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5.0 3
Director: Brian Helgeland

Cast: Chadwick Boseman, Harrison Ford, Nicole Beharie


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Brian Helgeland's historical sports drama/biopic 42 relates the historic 1947 baseball season in which Brooklyn Dodgers general manager Branch Rickey (Harrison Ford) decides to sign the first black Major League player, Jackie Robinson (


Brian Helgeland's historical sports drama/biopic 42 relates the historic 1947 baseball season in which Brooklyn Dodgers general manager Branch Rickey (Harrison Ford) decides to sign the first black Major League player, Jackie Robinson (Chadwick Boseman). Although Robinson faces ugly, vicious racism from other clubs, fans, and on occasion his own teammates, Rickey encourages him to not fight back. By following that advice, Robinson allows his remarkable athletic talent to speak for itself, and soon the first-year player becomes one the most popular players on the team, eventually securing the Rookie of the Year award. Christopher Meloni and Hamish Linklater co-star.

Editorial Reviews

All Movie Guide - Perry Seibert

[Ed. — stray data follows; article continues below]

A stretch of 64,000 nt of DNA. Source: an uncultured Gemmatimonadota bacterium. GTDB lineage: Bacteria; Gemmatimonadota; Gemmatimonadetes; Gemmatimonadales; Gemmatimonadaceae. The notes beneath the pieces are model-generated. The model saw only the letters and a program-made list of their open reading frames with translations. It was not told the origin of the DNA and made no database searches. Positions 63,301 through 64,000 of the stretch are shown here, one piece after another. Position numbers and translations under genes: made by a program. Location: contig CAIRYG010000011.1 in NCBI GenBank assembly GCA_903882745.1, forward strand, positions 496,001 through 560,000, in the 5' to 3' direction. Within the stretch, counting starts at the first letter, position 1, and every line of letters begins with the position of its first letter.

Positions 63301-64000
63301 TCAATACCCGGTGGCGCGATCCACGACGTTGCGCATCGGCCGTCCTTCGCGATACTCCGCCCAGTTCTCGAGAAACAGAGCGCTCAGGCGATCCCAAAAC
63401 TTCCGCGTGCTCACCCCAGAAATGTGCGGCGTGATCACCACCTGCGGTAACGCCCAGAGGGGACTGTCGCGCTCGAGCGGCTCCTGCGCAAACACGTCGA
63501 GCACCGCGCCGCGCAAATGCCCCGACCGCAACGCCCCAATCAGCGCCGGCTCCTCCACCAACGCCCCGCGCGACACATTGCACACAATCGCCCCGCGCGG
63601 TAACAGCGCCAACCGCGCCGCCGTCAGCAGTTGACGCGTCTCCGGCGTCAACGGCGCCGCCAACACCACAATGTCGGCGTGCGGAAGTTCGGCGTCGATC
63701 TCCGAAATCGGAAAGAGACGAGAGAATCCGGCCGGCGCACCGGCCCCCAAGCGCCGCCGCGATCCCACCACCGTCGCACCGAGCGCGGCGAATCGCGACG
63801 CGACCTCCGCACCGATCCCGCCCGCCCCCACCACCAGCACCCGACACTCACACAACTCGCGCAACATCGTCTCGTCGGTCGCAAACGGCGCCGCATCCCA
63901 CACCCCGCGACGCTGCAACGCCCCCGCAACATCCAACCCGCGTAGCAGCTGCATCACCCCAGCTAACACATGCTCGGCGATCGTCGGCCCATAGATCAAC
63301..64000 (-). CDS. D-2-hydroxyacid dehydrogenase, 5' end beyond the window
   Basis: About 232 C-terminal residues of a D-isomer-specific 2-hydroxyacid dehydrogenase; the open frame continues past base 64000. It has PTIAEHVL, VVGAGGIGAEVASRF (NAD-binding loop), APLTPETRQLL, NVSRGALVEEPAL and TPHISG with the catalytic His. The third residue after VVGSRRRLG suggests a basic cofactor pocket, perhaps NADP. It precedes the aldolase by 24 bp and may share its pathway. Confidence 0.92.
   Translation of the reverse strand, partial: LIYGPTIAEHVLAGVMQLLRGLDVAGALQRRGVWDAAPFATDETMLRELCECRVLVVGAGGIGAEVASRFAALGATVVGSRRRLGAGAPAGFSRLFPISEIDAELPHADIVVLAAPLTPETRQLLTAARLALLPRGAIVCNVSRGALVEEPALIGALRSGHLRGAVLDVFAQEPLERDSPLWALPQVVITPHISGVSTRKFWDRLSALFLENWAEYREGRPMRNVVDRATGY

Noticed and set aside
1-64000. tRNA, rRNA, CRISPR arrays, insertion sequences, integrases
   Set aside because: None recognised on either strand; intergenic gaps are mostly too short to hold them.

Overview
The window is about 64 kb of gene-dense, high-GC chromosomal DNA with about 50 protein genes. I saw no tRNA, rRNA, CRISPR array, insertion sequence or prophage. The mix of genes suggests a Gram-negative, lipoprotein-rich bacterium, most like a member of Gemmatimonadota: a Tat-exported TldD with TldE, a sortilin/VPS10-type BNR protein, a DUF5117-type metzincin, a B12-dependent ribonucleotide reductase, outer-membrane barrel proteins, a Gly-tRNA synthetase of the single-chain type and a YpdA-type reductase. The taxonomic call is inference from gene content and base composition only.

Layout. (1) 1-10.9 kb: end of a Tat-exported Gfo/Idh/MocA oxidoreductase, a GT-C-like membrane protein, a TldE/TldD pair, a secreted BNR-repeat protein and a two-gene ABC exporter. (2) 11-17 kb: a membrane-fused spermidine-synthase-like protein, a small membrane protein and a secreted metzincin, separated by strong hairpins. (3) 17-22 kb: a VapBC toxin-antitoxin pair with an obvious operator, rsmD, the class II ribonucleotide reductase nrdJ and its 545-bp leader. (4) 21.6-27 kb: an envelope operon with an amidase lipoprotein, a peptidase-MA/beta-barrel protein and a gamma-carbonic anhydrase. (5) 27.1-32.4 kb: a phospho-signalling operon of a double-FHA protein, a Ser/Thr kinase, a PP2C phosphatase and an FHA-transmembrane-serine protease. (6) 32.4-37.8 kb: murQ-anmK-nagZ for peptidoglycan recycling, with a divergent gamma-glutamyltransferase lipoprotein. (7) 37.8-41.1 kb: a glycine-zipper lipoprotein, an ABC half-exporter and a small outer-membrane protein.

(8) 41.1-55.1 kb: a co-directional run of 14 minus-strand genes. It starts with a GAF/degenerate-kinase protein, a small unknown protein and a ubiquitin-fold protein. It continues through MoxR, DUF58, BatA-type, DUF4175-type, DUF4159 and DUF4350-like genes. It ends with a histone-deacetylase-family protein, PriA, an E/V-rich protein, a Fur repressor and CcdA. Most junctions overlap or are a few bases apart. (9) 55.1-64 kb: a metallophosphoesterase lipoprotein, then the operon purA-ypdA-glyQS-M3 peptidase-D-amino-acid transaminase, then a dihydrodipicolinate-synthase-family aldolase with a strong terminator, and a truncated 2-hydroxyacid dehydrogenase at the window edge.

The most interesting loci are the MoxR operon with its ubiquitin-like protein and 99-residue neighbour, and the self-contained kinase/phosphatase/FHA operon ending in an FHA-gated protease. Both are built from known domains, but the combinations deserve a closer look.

Jackie Robinson is arguably the single most important sports figure of the 20th century. He personified athletic excellence, and became the catalyst for massive social change when Branch Rickey, the Brooklyn Dodgers' general manager, made the former UCLA standout the first black player in Major League Baseball. He endured taunts and threats from fans, sportswriters, opponents, and teammates, handling all of it with the kind of public self-control that would become the hallmark of Martin Luther King's approach to the civil-rights movement. That's the kind of life that not only should and does inspire millions of people, it's also the stuff of traditionally earnest and dry biopics -- the kind that win Oscars but aren't remembered with much affection by hardcore movie lovers or general audiences. Thankfully, 42, writer/director Brian Helgeland's telling of this remarkable story, manages to paint Robinson as a nearly flawless icon without turning him into a boring wax figure. He's helped immeasurably by Chadwick Boseman's performance as Robinson. He not only comes off as credible in the baseball scenes, but Boseman's Jackie has an engagingly unsettled look in his eyes most of the time. When he's not on the field or with his wife, he's on guard, and in those moments we get a feeling for how deep the brutal insults and unfair treatment hit him. As different characters say throughout the movie, Jackie just wants to play ball, and when he's on the field, Boseman makes Jackie's intensity a kick; his side-to-side hop as he takes a bigger and bigger lead before stealing a base is a comic dance of athletic superiority. Boseman gets superb support from Harrison Ford as Branch Rickey, who gets most of the laugh lines Helgeland weds into the script. This is probably the best outlet Ford has ever found for his earnest side -- an aspect of his persona that he often indulges to less interesting effect than his darker-tinged performances in movies like The Mosquito Coast and Blade Runner. Here, Rickey's religious conviction, his quiet insistence that the Dodgers will sign a black player, and the palpable sympathy he feels for what Jackie endures -- combined with his sense of humor -- give Ford the richest character he's played in more than 20 years. If this film came out later in the year, he'd be in the running for awards. The supporting cast are just as impressive as the two leads. Christopher Meloni is so good as headstrong Dodgers manager Leo Durocher (a sports figure also worthy of a first-rate, gritty biopic) that we're genuinely bummed when his character leaves the movie early; Nicole Beharie, playing Jackie's wife, makes sure her character is never less than noble or more than human; Lucas Black gets a fine scene as the Southern shortstop Pee Wee Reese, who becomes Robinson's unexpected ally; you wish Hamish Linklater had more to do as pitcher Ralph Branca; Alan Tudyk is memorably scummy as a virulently racist opposing manager; and John C. McGinley does such a witty impression of broadcaster Red Barber that it's a shame he doesn't narrate the whole movie. As a writer, Helgeland (who has an Oscar for co-writing another period piece, L.A. Confidential) knows how to give all of his actors just enough material to keep them interesting, while never removing his focus from Robinson and Rickey. Helgeland does efficient work here as a director. There aren't that many show-offy moments, but he does go for a heavy-handed final montage depicting Jackie being safe at home both on the field and in his wife's arms. However, he did hire talented cinematographer Don Burgess as his DP, and together they give the film a look that casts everything in a warmly nostalgic golden hue while consistently flattering actors with very different skin tones by expertly lighting them within the same shot. Spike Lee tried for many years to get a biopic of Jackie Robinson made, and while he certainly wouldn't have come up with this combination of Gandhi and The Natural plus some good laughs, his movie most likely wouldn't have been quite as obvious. Helgeland's film is square, but it's a really solidly built square -- the kind of square that can be used as a foundation for something sturdy and true.